No mention of overcoming persecution or hardship or trouble or tribulation here. The counsel is offered to those that the Lord says specifically that He loves, but “rebukes and chastens” to “be zealous therefore, and repent.”
So in context, those among the churches (His Bride) that are zealous and repent and invite Him in for fellowship, Jesus calls ‘overcomers.’ But Jesus says that they are those ‘who overcame even as I overcame.’
Some argue this means that overcomers are those who suffer the Tribulation Period or those who refuse to take the Mark.
The problem with this view is that the Lord is still addressing those of the present tense second outline – “the things which are.” The Tribulation, “which must be hereafter,” hasn’t started yet.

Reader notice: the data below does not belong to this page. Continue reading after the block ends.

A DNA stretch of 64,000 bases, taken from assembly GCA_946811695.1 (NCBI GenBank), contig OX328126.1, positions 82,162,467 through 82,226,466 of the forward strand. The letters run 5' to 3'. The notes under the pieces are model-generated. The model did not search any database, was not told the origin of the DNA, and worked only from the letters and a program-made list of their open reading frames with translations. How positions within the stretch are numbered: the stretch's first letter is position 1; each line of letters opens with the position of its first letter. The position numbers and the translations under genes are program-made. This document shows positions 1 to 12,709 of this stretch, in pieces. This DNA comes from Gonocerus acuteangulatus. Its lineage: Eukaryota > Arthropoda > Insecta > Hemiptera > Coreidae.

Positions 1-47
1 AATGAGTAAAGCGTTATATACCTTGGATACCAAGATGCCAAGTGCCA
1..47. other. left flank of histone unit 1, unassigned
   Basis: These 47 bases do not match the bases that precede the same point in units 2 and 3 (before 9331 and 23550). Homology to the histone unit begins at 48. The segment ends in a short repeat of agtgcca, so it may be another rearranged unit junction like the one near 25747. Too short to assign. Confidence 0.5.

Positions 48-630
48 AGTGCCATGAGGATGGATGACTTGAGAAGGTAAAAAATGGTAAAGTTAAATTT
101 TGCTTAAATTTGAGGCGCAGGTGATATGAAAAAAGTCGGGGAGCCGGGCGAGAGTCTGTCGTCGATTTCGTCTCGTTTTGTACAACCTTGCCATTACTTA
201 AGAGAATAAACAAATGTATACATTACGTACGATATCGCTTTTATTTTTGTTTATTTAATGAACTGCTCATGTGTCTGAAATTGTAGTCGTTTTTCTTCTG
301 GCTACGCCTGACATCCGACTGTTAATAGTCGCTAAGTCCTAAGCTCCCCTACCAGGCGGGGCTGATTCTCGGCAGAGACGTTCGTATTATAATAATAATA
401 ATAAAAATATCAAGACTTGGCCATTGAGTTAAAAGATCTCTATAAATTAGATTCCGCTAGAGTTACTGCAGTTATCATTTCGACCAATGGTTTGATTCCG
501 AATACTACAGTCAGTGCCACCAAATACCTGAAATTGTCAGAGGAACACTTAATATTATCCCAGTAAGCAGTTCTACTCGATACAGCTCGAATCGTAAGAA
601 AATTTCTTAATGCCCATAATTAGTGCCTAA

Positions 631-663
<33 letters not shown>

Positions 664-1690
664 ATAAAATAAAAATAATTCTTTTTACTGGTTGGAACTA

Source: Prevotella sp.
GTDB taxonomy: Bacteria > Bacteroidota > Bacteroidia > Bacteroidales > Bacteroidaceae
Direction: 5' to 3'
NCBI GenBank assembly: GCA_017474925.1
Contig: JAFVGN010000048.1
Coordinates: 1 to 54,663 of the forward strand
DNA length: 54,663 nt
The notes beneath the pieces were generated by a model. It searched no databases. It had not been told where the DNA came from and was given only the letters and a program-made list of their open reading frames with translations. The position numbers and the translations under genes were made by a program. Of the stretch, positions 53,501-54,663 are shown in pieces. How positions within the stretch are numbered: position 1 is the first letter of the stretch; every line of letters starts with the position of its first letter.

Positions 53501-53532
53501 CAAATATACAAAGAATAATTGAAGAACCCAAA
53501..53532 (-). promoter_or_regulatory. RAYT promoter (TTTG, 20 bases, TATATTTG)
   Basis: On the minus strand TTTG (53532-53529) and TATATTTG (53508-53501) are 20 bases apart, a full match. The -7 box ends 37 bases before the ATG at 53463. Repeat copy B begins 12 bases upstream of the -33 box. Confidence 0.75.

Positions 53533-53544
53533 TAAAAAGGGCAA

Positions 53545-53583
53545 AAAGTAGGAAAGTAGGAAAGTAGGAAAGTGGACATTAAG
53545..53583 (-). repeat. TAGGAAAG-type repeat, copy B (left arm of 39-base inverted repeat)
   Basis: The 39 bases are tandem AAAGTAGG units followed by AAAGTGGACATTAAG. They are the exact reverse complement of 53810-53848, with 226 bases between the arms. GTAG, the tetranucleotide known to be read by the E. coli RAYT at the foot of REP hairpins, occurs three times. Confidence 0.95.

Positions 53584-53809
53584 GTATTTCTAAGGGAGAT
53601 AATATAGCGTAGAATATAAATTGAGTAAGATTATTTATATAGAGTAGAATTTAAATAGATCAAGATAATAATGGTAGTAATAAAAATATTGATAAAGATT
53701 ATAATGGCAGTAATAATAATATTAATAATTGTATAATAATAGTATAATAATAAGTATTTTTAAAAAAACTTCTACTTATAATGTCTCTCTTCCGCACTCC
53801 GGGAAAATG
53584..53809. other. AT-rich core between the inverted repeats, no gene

Let’s connect the dots so far. The Lord overcame by dying and being resurrected. John is being addressed by the resurrected Jesus in His resurrection Body. And Paul says that we shall also receive a resurrection body just like it.
“Beloved, now are we the sons of God, and it doth not yet appear what we shall be: but we know that, when He shall appear, we shall be like Him; for we shall see Him as He is.”
There is a future event – the Rapture of the Church, which Paul describes this way. First, the dead in Christ are resurrected, then we who are alive and remain are immediately translated into our resurrection bodies, “and so shall we ever be with the Lord.”
That is the only sense in which we human beings could EVER be said to have overcome even as Jesus overcame. Jesus never sinned. (I did and do.) He paid the penalty for sin on my behalf at the Cross (I cannot), then was resurrected and bodily ascended into heaven, signifying the conquest of sin and death.